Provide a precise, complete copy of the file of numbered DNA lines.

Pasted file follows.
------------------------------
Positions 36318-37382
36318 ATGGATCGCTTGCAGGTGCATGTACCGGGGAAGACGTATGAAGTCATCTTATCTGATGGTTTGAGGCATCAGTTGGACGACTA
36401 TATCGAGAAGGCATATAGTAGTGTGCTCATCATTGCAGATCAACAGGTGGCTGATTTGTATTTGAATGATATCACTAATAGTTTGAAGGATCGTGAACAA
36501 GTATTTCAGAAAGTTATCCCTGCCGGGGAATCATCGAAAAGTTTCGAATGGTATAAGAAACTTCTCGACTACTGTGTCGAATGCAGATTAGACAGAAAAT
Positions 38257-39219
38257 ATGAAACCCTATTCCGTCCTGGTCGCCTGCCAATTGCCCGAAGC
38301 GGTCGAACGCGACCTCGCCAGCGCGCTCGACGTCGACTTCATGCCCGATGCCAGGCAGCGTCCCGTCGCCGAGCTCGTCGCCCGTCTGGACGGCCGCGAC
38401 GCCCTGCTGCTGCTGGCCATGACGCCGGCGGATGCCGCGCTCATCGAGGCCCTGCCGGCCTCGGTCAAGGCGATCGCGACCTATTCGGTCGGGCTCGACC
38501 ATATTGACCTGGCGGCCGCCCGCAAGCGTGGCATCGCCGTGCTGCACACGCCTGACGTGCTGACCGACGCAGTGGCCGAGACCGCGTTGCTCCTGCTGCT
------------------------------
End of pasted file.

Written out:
Positions 36318-37382
36318 ATGGATCGCTTGCAGGTGCATGTACCGGGGAAGACGTATGAAGTCATCTTATCTGATGGTTTGAGGCATCAGTTGGACGACTA
36401 TATCGAGAAGGCATATAGTAGTGTGCTCATCATTGCAGATCAACAGGTGGCTGATTTGTATTTGAATGATATCACTAATAGTTTGAAGGATCGTGAACAA
36501 GTATTTCAGAAAGTTATCCCTGCCGGGGAATCATCGAAAAGTTTCGAATGGTATAAGAAACTTCTCGACTACTGTGTCGAATGCAGATTAGACAGAAAAT
Positions 38257-39219
38257 ATGAAACCCTATTCCGTCCTGGTCGCCTGCCAATTGCCCGAAGC
38301 GGTCGAACGCGACCTCGCCAGCGCGCTCGACGTCGACTTCATGCCCGATGCCAGGCAGCGTCCCGTCGCCGAGCTCGTCGCCCGTCTGGACGGCCGCGAC
38401 GCCCTGCTGCTGCTGGCCATGACGCCGGCGGATGCCGCGCTCATCGAGGCCCTGCCGGCCTCGGTCAAGGCGATCGCGACCTATTCGGTCGGGCTCGACC
38501 ATATTGACCTGGCGGCCGCCCGCAAGCGTGGCATCGCCGTGCTGCACACGCCTGACGTGCTGACCGACGCAGTGGCCGAGACCGCGTTGCTCCTGCTGCT